Standard 9.03 from the Ethical Principles of Psychologists states that “psychologists obtain informed consent for assessments. SAGE does not do this. The ethics for informed consent include telling the client (in SAGE’s case, the student and parents) what the nature, purpose and anticipated course of services will be; using clear language; allowing the client (student and parents) to ask questions; telling them about involvement of any third parties who may have access to the information gathered via the test; disclosing whether experimentation will be used; informing the client whether the test administrator is a trainee or fully qualified to administer psychological testing; obtaining consent in advance of recording or observing; potential risks; potential limitations; and more.
Each of these codes of conduct were broken by the USOE in implementing SAGE tests on Utah schools.
Standard 9.02 states that “Psychologists use assessment instruments whose validity and reliability have been established…when such validity or reliability has not been established, psychologists describe the strengths and limitations of test results and interpretation.”
There have been no independent validity and reliability studies done on SAGE tests, whatsoever, as Dr. Thompson pointed out. Another enormous principal of all scientific forms of testing– broken.
While it is clear that SAGE tests are psychological in nature, and that the tests do not adhere to the code of ethical conduct for psychological testing, there’s even more at stake.
Dr. Thompson pointed out that the future is very close to already here: Game-based assessment, also known as Stealth Assessments, are secret tests embedded in video games for schools that are further eclipsing parental rights and knowledge about what data is being collected while children are at school. Even teachers would not know what exactly is being collected or analyzed when stealth assessments are used in classroom settings.
In a scholarly journal entitled “District Administration” Dr. Thompson read, and shared, that now, in an attempt to lessen student stress, Gates-funded groups are telling us that video games are the education of the future. “District Administration” journal writes that because “complex thinking skills can’t be measured by traditional standardized tests, educators are turning to stealth assessments hidden in video games.” The article continues, “stealth assessments are seamless, so the distinction between learning and assessment is completely blurred. Kids are playing, they are learning, and they are being assessed all at the same time.” Further: “testing companies are working on ways to integrate formative assessments into daily instruction.” Children will be tested all of the time. How does a person opt out of that?
Dr. Thompson’s presentation also touched on many other issues of great importance. He spoke about the vulnerable populations that are forced to take Common Core SAGE tests (unless parents opt them out). These include children with any of a host of learning disabilities, children with depression and anxiety, children with autism and Asberger’s, children with historically poor test taking scores due to cultural bias in testing including African-American and Latino children, children with Post Traumatic Stress Disorder, children from high-stress poverty homes, children with psychotic disorders, ADHD, and dual exceptional (gifted and learning disordered) to name a few.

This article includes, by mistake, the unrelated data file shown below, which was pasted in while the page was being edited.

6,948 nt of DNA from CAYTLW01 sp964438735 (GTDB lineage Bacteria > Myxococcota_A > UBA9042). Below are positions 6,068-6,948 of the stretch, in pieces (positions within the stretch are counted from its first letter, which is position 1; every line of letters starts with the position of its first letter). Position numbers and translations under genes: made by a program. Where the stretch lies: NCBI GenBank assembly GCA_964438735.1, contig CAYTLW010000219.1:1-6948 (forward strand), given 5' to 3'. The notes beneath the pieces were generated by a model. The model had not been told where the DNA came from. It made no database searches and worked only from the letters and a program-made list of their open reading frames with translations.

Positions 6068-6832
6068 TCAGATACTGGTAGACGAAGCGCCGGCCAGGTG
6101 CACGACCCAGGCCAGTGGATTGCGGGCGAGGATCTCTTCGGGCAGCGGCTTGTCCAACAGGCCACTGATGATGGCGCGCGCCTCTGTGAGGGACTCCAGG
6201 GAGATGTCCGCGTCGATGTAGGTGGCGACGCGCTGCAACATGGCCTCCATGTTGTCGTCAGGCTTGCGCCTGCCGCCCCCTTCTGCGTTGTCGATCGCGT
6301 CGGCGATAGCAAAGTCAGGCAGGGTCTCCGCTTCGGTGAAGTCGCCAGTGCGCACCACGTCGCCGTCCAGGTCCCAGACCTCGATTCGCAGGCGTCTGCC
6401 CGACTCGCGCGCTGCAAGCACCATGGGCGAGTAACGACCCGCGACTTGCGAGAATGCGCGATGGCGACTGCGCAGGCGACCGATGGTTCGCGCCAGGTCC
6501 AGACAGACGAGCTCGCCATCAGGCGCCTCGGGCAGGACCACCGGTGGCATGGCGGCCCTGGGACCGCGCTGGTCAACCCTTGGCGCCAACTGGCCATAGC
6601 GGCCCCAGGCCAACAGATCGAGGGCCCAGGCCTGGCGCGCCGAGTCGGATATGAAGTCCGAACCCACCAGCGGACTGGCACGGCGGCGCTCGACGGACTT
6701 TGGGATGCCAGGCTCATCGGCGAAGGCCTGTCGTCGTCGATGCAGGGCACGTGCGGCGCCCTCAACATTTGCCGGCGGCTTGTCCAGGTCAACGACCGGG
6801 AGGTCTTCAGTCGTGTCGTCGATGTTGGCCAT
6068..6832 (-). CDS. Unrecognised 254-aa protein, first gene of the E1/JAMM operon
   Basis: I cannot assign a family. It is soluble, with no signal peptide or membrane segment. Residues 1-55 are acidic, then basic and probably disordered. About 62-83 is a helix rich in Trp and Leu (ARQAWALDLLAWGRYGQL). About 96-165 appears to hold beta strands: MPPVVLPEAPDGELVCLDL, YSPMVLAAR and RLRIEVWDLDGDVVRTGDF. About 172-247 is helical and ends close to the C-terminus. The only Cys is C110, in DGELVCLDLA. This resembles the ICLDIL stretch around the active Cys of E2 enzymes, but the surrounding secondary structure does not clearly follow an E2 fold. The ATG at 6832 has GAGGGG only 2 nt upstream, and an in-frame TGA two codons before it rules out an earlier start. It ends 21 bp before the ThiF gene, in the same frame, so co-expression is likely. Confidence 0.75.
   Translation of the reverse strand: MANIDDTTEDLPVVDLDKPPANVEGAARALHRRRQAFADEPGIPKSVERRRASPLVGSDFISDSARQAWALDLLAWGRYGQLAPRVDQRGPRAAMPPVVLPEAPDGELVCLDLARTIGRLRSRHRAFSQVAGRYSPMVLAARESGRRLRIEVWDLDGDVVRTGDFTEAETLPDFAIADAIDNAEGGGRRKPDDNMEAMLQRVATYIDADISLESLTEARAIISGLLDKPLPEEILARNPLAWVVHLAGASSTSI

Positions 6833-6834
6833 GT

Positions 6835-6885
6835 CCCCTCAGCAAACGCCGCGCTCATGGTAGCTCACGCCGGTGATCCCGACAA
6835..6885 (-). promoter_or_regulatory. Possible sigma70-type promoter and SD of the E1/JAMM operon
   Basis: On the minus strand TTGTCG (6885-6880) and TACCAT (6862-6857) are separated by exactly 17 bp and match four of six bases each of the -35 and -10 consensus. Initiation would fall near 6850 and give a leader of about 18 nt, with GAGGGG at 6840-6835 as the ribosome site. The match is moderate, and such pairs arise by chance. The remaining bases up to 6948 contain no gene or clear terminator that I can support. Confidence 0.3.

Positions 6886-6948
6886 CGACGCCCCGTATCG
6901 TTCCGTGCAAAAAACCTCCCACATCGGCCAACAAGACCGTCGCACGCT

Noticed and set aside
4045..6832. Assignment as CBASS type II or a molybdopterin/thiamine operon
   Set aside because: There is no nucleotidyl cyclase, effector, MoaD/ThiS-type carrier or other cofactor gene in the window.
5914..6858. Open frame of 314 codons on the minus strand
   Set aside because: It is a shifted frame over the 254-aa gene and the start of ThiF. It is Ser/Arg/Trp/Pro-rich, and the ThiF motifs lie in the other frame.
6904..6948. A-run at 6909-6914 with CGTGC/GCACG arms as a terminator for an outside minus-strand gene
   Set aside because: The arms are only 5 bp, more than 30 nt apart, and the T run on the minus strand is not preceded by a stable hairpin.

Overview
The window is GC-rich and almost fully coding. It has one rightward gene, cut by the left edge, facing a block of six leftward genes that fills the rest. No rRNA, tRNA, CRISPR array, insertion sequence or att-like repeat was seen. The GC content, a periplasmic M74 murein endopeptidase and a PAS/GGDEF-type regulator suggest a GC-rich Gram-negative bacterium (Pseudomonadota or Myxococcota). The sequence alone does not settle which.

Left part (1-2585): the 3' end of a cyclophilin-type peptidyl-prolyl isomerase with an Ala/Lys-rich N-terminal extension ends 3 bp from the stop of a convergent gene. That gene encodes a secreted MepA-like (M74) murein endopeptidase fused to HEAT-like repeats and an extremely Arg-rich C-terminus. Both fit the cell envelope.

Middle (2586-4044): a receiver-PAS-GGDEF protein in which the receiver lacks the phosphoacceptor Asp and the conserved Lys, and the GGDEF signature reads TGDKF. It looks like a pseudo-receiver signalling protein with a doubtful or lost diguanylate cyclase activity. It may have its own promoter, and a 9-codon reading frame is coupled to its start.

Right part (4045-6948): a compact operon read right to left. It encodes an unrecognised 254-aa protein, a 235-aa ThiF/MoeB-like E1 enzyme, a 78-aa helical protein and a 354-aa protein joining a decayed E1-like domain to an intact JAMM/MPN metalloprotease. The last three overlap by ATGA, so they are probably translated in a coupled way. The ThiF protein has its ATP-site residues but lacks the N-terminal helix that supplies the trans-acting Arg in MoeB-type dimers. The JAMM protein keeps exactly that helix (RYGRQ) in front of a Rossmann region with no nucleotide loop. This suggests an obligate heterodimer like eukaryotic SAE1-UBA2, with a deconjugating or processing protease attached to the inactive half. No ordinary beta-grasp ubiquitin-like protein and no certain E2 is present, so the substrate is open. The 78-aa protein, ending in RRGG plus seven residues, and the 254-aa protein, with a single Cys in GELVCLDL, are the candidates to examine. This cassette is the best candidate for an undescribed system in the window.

He shared from academic journals many ethical considerations associated with Common Core’s pushing of the very young into “rigorous” and age-inappropriate standards. He shared research he’s collected, too, about the use of children’s data for marketing purposes, (quoting from the academic journal article, “Children as Consumers.” This is relevant and troubling because the SAGE test creator, AIR, has open partnerships (and data sharing policies) with numerous corporations that have no restraint on accessing SAGE-collected student information.
Thompson further discussed harm to the brain of a child using Common Core testing practices on every type of child, and using Common Core styled math on every type of learner. He spoke of the brain’s disorganization response to Common Core-styled math pedagogy and to high-stakes tests like SAGE.
This brain-analyzing portion of the presentation must be explained in detail in a separate post. Briefly: the neurological (brain-affecting) Common Core issues raised by Dr. Thompson’s research are extremely important in light of the fact that both Bill Gates (Common Core funder) and our federal government are highly focused on studying and applying research about the neurology of children, right now. The federally approved Fattah Neuroscience Initiative, also known as the White House Neuroscience Initiative, was granted federal funds to invest in brain research and drug development, and not just to prevent Alzheimer’s. Its stated aims: “optimizing interactions between the environment and the brain across the lifespan,” “applying the brain’s information processing capabilities” and “enhancing communication among federal agencies”. Congressman Fattah wrote that he is “a major proponent of brain mapping… understand…the role of individual neurons in controlling our thoughts, movements…”. –Recall that Secretary Duncan mocked the idea that the federal government was involved in this, when it was accused of collecting student data using Common Educational Data Standards. He said, “Let’s not even get into the really wacky stuff: mind control, robots, and biometric brain mapping.” Yet that is exactly what the federal Fattah Neuroscience Initiative aims to do. Congressman Fattah has made it clear that brain mapping is the aim of the White House Neuroscience Initiative. Now, let’s use our brains. Who is the only huge, captive group of guinea pigs they have under their control upon whom they can do brain mapping research (call it education) for hours and hours every single day?